Hmmm, did I mention that the drum riser flies? And spins, and tilts and Travis rocks the house in a huge way. Really cool to see and I get to push those subs right on up to vision blur mode! Check out this sexy setup!

And to further soften the landing from all the heady sound nerd world, this is my shorty Sammy

This here would be my other shorty, Maddie and the cookie we made. Why make a bunch of little ones when you can make one huge one. Go big!

And hey, there Taco!

Nick the fly, me and hey, my dad, say hello papa Rat!

My friend for over 35 years, say hey to Brian Rat who started the company with me. We did a bit of surfing at San Onofre before I left.

Don't mess with Taco! He is my guard blog.

Next up, lasers and perhaps a new name suggestion has been put forward for the Vortex. This one may be a hard one to beat!

Dave Rat

A Sunny Day Off in Vancouver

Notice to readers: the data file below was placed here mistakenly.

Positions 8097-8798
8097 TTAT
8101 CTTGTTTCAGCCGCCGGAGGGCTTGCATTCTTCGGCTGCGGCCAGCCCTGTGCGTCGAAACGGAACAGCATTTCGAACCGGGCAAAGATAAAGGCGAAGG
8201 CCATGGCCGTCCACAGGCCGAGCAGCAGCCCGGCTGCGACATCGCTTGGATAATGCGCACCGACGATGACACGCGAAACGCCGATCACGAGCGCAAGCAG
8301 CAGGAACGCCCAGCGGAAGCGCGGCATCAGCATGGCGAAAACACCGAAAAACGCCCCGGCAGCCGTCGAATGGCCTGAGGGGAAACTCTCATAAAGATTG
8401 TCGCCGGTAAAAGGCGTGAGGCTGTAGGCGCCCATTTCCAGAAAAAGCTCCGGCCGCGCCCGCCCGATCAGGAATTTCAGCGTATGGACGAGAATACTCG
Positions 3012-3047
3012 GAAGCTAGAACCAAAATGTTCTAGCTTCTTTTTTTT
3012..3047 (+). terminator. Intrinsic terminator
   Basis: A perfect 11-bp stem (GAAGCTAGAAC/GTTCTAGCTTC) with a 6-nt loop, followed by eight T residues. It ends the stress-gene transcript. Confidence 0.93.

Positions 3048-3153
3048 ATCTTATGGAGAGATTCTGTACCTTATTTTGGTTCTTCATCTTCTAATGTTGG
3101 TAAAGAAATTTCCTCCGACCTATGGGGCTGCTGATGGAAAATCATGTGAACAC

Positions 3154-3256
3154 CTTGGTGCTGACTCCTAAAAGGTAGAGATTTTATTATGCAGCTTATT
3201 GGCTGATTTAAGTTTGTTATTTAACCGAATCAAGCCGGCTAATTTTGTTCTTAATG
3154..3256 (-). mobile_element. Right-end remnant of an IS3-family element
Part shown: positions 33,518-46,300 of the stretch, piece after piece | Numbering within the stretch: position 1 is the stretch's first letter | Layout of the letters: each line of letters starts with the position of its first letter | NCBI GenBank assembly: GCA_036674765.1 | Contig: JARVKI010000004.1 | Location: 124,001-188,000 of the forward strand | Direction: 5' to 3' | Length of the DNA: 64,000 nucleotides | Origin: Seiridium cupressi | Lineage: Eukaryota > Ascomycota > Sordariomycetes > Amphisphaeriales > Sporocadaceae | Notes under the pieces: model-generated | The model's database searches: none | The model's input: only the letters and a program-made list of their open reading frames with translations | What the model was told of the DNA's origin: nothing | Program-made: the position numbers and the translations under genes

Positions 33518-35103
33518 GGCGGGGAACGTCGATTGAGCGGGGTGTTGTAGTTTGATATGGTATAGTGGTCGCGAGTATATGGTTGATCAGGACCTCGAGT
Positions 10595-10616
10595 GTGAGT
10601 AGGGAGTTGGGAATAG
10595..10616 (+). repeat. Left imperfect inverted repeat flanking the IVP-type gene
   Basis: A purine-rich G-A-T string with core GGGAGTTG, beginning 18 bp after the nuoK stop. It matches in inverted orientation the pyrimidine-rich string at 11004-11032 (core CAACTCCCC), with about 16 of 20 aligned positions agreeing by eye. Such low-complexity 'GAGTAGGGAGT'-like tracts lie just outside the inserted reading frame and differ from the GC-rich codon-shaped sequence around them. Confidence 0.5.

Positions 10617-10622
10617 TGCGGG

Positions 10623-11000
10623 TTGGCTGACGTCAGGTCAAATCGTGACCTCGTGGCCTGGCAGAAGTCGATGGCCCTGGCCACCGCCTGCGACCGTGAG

It is quite a drive from Vegas to Vancouver so I stayed an extra day in Vegas got a bit of work done and a bit of fun done before jumping onto the bus adventure. All good, 3 hour flight lands 30 minutes early, we taxi up to the gate, well, not quite the gate. We can see the gate but pilot informs us that there is a bit of a lightening storm. While the storm poses no threat to us plane people, the airport has decided that the humans that normally cruise around in those squished looking airport vehicles should stay indoors till the storm passes. I woke up two hours later pulling into the gate. A quick dash down to customs and oh my. They have unloaded the entire airport backed up constipation of humans all at once onto a meager smattering of customs agents working overtime. I felt quite at home as it looked like the floor of a small but packed arena with the only exception being that my backstage pass is useless here. Zig zag lines that would give Disneyland a run for its money on a weekend. So funny to keep passing the same people, back and forth we go till at last, with a few too many questions and a stamp in my passport I am on my way.